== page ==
What is entrapment in Virginia?
Entrapment is a potential defense to any criminal charge. If you've been entrapped, you will be found not guilty and the charges against you will be dismissed. Because entrapment can result in all charges being dismissed, it is a powerful legal doctrine, but it is very difficult to prove. To prove entrapment, the evidence must show that the government, or one of the government's agents, planned and procured someone to commit an offense. The evidence also must show that that person would not have committed the offense but for the government's actions. For example, a government agent has to meet someone, plant in their mind the idea of committing a crime, and convince them to commit the crime that they were not planning on committing before they met the government informant.
One of the most common charges where someone charged with a crimes alleges that the government entrapped them to commit the crime is when the government uses confidential informants. Confidential informants are government agents because they are working on behalf of the government. Because they are government agents, if they cause an otherwise innocent person to commit a crime that the innocent person wouldn't have committed, that is entrapment.
It's important to note that to prove entrapment, you have to have committed the crime only because the government persuaded you to. So if you regularly sell drugs, you will not be able to use the entrapment defense. Virginia law holds that if the government just provides an opportunity for you to commit an offense and you willingly accepted the opportunity, that isn't entrapment. If you've been convicted of selling drugs in the past, it will make it difficult to prove entrapment, simply because there's evidence that you've already engaged in criminal behavior without being entrapped by police. Each situation is different, though, and entrapment is a defense that every defense attorney should consider in each case. Don't let your attorney tell you that entrapment is impossible to prove.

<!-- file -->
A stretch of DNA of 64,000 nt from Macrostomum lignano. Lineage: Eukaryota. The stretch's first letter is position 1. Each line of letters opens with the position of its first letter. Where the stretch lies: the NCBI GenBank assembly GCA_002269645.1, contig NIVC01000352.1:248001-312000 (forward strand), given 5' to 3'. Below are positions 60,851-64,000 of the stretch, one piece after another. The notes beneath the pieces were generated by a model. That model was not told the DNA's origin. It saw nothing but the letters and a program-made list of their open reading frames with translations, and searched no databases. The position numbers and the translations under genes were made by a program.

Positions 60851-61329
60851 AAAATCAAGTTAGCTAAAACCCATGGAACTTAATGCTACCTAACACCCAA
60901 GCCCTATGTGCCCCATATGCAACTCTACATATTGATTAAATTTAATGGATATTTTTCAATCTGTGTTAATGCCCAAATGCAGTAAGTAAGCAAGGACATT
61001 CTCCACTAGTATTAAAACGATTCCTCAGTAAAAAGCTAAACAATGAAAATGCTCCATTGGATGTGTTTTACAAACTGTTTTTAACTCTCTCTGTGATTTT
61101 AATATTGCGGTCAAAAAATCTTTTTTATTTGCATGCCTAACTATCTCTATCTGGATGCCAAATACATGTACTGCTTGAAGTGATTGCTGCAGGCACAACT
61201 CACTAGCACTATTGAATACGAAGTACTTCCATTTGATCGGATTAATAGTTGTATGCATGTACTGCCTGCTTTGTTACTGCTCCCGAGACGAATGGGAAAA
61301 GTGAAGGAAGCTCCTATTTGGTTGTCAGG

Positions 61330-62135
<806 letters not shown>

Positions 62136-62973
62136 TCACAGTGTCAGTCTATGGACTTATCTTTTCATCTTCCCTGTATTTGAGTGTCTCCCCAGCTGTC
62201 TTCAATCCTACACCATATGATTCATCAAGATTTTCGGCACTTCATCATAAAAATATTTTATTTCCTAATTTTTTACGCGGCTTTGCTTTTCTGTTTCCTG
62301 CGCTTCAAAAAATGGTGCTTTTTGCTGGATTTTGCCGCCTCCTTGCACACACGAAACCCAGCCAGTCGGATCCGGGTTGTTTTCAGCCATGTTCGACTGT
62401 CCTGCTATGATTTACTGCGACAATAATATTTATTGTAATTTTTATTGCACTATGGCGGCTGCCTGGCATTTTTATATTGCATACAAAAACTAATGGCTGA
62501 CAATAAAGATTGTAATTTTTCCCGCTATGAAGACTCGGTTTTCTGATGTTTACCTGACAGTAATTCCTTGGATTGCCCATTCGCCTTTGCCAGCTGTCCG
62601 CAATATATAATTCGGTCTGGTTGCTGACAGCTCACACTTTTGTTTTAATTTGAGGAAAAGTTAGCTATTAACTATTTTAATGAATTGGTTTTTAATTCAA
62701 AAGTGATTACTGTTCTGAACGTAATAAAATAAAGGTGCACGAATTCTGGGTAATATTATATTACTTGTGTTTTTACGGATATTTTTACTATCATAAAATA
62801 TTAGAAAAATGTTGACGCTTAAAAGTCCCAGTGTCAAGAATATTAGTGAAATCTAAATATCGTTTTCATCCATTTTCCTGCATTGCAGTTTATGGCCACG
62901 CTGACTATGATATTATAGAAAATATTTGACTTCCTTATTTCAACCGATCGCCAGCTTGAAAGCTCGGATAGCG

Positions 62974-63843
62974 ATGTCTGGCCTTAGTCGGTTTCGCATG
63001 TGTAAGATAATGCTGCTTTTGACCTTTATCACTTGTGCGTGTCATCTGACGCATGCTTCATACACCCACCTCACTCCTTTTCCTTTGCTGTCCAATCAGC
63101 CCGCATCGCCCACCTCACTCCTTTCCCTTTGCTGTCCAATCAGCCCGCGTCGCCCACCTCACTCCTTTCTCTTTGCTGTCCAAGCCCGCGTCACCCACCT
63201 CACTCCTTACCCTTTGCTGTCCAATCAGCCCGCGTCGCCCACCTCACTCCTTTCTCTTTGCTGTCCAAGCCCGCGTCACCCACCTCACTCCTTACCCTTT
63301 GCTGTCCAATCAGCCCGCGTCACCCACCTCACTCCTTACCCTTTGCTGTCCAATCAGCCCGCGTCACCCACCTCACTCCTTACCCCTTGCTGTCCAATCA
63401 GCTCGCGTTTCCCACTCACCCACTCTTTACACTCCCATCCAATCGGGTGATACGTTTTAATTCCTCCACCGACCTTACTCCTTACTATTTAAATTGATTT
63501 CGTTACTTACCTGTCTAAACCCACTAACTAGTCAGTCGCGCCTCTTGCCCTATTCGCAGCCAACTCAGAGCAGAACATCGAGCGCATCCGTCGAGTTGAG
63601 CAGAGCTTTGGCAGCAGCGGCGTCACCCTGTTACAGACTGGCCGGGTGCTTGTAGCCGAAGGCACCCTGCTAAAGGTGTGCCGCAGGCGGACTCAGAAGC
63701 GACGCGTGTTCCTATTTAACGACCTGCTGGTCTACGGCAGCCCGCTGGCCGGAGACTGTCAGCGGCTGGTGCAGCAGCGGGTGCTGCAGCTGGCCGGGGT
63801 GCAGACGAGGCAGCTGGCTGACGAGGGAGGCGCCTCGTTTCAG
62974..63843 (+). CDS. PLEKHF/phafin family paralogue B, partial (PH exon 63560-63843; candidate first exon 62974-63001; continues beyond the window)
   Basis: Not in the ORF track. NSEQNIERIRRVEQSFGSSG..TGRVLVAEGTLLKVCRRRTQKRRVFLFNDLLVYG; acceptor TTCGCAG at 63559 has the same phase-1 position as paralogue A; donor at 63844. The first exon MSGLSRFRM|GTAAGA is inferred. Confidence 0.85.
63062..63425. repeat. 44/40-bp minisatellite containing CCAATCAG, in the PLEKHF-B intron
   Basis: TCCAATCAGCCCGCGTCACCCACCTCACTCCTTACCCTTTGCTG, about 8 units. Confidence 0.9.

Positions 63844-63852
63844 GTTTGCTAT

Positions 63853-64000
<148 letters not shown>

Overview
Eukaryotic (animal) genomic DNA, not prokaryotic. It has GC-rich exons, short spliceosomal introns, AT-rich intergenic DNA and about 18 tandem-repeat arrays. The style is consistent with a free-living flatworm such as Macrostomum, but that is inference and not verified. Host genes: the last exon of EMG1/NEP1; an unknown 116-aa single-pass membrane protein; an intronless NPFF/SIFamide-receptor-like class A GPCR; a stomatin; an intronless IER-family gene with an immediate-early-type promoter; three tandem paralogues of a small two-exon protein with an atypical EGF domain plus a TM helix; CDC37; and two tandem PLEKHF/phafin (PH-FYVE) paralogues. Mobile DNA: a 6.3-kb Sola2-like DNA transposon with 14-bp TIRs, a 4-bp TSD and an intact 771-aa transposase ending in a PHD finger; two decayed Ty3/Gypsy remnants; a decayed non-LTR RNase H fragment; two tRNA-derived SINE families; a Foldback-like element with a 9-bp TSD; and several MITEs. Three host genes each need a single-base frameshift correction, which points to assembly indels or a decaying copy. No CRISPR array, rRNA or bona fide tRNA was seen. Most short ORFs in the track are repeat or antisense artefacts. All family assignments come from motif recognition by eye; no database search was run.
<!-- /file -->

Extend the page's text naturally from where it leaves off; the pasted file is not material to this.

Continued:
The reason charges are dismissed if the evidence shows that the government entrapped someone is courts don't want to allow police officers to benefit from misconduct. Police officers are supposed to be protecting the public from people who are committing criminal acts on their own. Police has no business convincing innocent people to commit crimes and then arresting them and prosecuting them. The more your situation looks like police misconduct, the better. On the other hand, using confidential informants to buy drugs is common police practice. The more your case looks like a simple confidential informant drug buy, the less likely you're going to have entrapment.
Virginia case law
Here are some examples of times when defendants have tried to raise entrapment defenses. As you'll see, it's a difficult thing to do:
- Falden v. Commonwealth, 167 Va. 549 (1937).
- Howard v. Commonwealth, 17 Va. App. 288 (1993).
- McCoy v. Commonwealth, 9 Va. App. 227 (1989).
- Neighbors v. Commonwealth, 214 Va. 18 (1973).
- Schneider v. Commonwealth, 230 Va. 379 (1985).
- Swift v. Commonwealth, 199 Va. 420 (1957).